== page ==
PSNI response to CJINI report on Cyber Crime

  • 21 June 2017

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The Police Service of Northern Ireland welcomes the Criminal Justice Inspection Northern Ireland (CJINI) report into how the criminal justice system deals with cyber crime.

Detective Chief Inspector Douglas Grant said: “Cyber crime remains one of the PSNI’s key priorities. Latest statistics show that the number of traditional crimes recorded has fallen and the numbers of crimes with a cyber dimension are increasing, with a substantial cost to the economy and impact on the community.

Cyber crime is insidious because criminals believe they can reap high rewards utilising the perceived anonymity and borderless nature of the cyber environment. It also lends itself to crimes being committed on a larger scale than traditional offences.

“The PSNI is continuing to invest significantly and increase resources to tackle this complex crime, including the development of a new multi-million pound Cyber Crime Centre, due for completion later this year, new mobile laboratories to support frontline officers investigating crimes across Northern Ireland, as well as the enhancement of cyber units within districts to support local officers in their digital investigations.

“The CJINI inspection acknowledges that the PSNI’s Cyber Crime Centre, which has been developing its capabilities over the last two years, has built up excellent relationships with our partners in law enforcement, business and academia which help play a crucial part in investigating cyber crime and sharing important information, as well bringing complex cases to prosecution.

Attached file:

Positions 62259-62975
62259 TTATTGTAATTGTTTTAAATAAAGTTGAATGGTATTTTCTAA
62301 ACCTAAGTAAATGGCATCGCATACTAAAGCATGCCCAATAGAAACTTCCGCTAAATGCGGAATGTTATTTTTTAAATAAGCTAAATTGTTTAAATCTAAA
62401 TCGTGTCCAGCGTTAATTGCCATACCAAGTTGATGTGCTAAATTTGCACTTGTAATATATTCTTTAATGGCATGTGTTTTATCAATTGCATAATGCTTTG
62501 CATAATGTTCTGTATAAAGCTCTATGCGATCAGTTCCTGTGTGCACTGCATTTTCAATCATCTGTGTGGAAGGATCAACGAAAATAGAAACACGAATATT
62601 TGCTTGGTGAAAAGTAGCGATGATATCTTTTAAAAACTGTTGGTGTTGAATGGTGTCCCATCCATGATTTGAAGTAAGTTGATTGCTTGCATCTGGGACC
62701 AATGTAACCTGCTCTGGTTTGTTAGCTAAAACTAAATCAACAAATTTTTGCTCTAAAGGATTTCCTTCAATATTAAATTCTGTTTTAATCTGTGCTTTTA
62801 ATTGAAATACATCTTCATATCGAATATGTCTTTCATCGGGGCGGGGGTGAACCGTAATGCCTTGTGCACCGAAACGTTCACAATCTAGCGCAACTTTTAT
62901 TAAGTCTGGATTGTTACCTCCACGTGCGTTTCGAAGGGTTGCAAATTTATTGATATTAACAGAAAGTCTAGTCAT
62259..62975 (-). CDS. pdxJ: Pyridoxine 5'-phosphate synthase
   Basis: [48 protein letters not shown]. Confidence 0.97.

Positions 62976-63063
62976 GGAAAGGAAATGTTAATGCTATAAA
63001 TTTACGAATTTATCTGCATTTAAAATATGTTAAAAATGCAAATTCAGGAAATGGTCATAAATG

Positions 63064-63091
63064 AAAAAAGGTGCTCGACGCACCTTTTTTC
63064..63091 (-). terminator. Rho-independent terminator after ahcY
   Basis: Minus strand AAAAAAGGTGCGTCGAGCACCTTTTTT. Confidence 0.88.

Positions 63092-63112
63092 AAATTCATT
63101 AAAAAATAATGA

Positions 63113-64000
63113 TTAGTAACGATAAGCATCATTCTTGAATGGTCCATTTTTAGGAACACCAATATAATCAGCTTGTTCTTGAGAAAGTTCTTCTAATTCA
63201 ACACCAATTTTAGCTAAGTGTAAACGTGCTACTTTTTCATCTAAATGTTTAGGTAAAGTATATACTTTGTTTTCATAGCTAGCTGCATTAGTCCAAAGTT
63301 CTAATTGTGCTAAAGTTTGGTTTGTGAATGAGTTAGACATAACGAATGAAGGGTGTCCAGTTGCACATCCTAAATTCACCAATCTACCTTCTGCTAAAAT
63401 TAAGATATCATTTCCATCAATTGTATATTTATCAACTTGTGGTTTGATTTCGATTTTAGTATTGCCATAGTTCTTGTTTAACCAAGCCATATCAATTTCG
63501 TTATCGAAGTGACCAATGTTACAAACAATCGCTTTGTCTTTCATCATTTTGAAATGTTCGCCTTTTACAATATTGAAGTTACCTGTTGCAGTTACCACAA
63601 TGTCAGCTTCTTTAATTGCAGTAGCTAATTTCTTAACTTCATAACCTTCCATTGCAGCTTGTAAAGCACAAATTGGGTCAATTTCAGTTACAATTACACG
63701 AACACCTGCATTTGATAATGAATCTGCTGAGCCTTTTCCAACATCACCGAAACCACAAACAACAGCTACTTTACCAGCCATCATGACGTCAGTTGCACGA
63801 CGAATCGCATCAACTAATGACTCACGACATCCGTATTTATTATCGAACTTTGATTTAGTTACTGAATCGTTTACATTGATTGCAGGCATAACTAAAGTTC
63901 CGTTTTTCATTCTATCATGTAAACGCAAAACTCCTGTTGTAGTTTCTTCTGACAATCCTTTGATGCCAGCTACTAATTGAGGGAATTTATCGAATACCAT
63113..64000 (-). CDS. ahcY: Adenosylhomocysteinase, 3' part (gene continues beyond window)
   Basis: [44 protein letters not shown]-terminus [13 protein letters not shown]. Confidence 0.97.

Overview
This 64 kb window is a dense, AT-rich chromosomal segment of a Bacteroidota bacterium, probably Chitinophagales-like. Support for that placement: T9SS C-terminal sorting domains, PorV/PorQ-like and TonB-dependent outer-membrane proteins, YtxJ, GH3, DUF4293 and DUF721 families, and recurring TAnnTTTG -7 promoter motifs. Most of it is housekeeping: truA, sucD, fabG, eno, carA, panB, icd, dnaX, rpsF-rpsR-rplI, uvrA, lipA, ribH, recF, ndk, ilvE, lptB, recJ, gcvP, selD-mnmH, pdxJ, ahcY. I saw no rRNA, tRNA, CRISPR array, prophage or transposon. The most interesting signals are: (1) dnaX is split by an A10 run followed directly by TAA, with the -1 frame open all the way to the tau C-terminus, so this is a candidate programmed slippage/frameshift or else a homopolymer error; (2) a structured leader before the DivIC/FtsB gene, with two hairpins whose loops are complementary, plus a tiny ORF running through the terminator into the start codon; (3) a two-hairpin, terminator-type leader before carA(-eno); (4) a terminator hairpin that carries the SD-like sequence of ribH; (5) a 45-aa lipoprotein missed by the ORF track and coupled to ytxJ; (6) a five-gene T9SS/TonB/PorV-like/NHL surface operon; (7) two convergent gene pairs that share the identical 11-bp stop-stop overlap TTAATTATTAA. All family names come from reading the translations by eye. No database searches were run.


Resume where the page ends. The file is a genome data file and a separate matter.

“We are continuing to work with businesses and members of the public to increase awareness of cyber crime, of steps to take to protect themselves from becoming a victim and importantly, to encourage reporting of this type of crime to police.

“We do this in collaboration with our partners in the DOJ, National Cyber Crime Unit (NCA), Action Fraud and the National Cyber Security Centre.

“The report identified a number of recommendations including a reduction in the backlog of forensic digital examinations, development of dedicated cyber units and capability within districts and the development of cyber awareness initiatives within the developing Northern Ireland Cyber Strategy, in consultation with the DOJ and other government departments.

“Significant investment and the development of new technology has already resulted in a reduction of forensic backlog and a review is currently ongoing to develop and enhance the digital investigation capability dedicated within districts.

“The PSNI is fully committed to continuing to develop its capability and response to cyber crime in order to keep the community safe online in Northern Ireland; and has successfully developed capability to prevent and mitigate the impact of global cyber incidents in Northern Ireland.”